|Topic Review (Newest First)|
|11-19-2012 03:09 PM|
Most of my boarding has been done out west. I went to Cataloochee in NC for the first time last season for one day.
At first I bundled up like I do out west, but it was like 35-42 effing degrees outside at the top of the hill and I had to strip down.
All you need is a sweat-wicking base layer to handle your sweat and a shell to keep the snow off of you.
In all honestly, a polyester/rayon hoodie will do the trick for most of your trips out.
Unless its a particularly cold/windy day or the snow guns are spraying on you, a standard snowboarding jacket is overkill for the tundra that you will be ice skating down.
I've never ridden during spring conditions out west, but I imagine that NC conditions are pretty close
|11-18-2012 11:07 PM|
Take a look at past years' weather data from the closest weather station(s) to where you're going to be riding (similar elevation, etc) and think about what you'll need at those temps. Probably not too cold out there mostly. I wouldn't overthink it too much at first. Don't buy a bunch of expensive stuff before you go out a few times and really figure out what you need. Get by with the basics at first and then get some more advanced stuff. If you're sticking to resorts I wouldn't think you'd need super swanky gear. Wool sweaters work fine as mid layers, and can be gotten cheaply at Army Navy stores, for example. A lot depends on your own internal furnace, too. Get out and figure out how to keep yourself warm, because what other people need may be different from what you need. Personally, I burn pretty hot but have cold fingers and toes. You may be just the opposite, so take a lot of what people recommend with a grain of salt.
That said, if it was me I'd get uninsulated hardshell pants (more like mountaineering pants than rain pants) that will stand up to some abuse and can be worn in nasty weather all year. For cold days wear a thin base layer and a fleece "expedition weight" base layer or some kind of insulated liner pants over that and the shell pants on top. For a midlayer, probably the best thing I've ever bought is a Polartec Powerstretch 1/4 zip top. I got it about a month ago and it's gone with me everywhere since. Today it kept me fairly warm with just a cheap base layer and a goretex jacket at 0F with a wind chill of about -20F, but I don't overheat in it easily, either. A lightweight down or synthetic jacket is nice to have if you find yourself standing around outside getting cold frequently. Either size it to wear as a mid layer or to go over your shell, depending on what you prefer. I'd probably go with synthetic where you are, too - primaloft and thermic micro are both really good.
|11-18-2012 04:01 PM|
icebreaker merino rocks, but bring money. a cheap alternative for a base layer is MEC merino.
sassicaia can't spell, he's gotten merino wrong in a zillion posts, I will try the burton ak; i think it's a bit cheaper than icebreaker
|11-18-2012 02:23 PM|
Originally Posted by Sassicaia View Post
Smartwool is all merino wool, I find the tops a bit itchy (merino is much less itchy than regular wool, but is still a little abrasive) so I only get the pants. Of course I'm out of date as I bought 2-3 pairs 5-6 years ago and they are still in good condition with hundreds of days of use (from snowboarding, to hiking the Inca trail in Peru (incidentally Alpaca wool is very scratchy) and Iceland)
|11-18-2012 02:11 PM|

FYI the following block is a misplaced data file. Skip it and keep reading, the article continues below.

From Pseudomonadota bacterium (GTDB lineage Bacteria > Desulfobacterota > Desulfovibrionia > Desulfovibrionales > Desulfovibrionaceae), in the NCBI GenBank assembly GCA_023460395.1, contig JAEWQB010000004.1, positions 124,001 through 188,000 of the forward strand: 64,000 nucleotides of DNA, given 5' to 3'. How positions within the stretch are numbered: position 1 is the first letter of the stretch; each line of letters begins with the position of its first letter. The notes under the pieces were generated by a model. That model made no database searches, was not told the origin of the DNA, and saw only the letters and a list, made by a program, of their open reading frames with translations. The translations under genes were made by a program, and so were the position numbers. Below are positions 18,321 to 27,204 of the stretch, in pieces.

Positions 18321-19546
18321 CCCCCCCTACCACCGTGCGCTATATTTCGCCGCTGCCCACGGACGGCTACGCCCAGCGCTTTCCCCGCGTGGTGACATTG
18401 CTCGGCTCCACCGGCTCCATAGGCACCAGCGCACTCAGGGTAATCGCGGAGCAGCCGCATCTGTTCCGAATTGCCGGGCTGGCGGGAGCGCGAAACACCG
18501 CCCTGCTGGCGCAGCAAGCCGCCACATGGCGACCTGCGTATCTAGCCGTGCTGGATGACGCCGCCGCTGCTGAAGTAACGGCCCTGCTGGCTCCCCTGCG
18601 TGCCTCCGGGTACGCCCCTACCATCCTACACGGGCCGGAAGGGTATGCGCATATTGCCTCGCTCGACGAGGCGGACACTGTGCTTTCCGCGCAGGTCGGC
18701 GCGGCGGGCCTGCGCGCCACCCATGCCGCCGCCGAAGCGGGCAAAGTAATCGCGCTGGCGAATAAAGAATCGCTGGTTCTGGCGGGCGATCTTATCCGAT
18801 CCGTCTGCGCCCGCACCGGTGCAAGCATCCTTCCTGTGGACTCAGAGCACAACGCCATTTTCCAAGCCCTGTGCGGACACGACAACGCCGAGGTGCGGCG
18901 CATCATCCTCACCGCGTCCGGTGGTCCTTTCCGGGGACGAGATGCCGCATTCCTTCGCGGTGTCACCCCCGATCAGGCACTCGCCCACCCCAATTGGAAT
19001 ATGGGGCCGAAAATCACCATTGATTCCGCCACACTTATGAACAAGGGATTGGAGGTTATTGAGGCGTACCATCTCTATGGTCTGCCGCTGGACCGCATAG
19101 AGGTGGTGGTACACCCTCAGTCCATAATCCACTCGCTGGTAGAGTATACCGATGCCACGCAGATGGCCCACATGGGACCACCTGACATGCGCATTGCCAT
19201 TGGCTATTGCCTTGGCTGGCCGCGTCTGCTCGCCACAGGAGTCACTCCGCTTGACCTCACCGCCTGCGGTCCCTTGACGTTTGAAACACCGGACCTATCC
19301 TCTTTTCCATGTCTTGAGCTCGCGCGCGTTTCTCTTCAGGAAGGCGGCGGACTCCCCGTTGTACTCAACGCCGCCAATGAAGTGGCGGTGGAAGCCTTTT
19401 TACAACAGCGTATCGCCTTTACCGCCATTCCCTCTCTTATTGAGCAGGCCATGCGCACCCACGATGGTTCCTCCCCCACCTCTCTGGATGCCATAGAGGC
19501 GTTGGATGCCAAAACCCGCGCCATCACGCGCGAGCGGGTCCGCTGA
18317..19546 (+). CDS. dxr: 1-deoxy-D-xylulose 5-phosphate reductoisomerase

Best over snowbaord thing i bought this year was the Burton AK Marino wool base layers. They are pretty hard to find, and non left at burton.
Really comfortable, and look great. You could easily wear them out to a nice restaurant the day before boarding. Really comfortable, with all the benefits of Marino. I bought 3 shirts, and 2 pairs of pants. Only downside is they are pricy.
|11-18-2012 11:49 AM|
Originally Posted by Fuelrush View Post
I wouldn't use the Burton jeans for regular hiking though as you are liable to rip/damage them. They are also not particularly packable compared to something like Sierra Design Hurricane Rain Pants. which is what I use for hiking.
Don't know what the weather is like where you are at... but for mid-layers I liked Patagonia Capilene and Smart Wool base layers. For mid layers, I like The North Face micro-velour stuff although typically I don't often wear a mid-layer when riding (just a base-layer) because the sun is so strong here in California (it gets noticeably warmer in the sun, and noticeably colder in shade and cloudy days).
|11-18-2012 11:39 AM|
New Boarder Trying to Gear Up (Layers)
I'm brand new to snowboarding. I'll be in the Appalachias, mainly or completely in North Carolina for now. My considerations also include the fact that I probably will use some or all of the clothes when hiking and backpacking. I'll use them probably just as much in the backcountry as snowboarding or more. So the jacket for sure will be dual purpose. I love wake boarding so I'm confident I'll like snowboarding so I don't care to spend the money on the gear.
I think I'm going to pair a Arc'teryx Stingray in orange with Burton Black Jeans. I'm getting a good deal on the Stingray, so I'm kinda set on that. Picking a different Arc jacket will cost me more than the normal price differece. I also like the Jeans a lot (also getting a deal on them). They seem very packable and looks good with the bright jacket. All Gore-Tex.
What should I expect form Carolina slopes? Wet? Warm? How much insulation should I expect to need? I'm afraid I'm going to over kill the layers and burn up and have to buy even more stuff.
I need sudgestions on baselayers. I know there a lot out there, but I don't know what would match the conditions I'll be in.
Ideas on Mid layers? gloves? Or headwear?
Thanks for the input.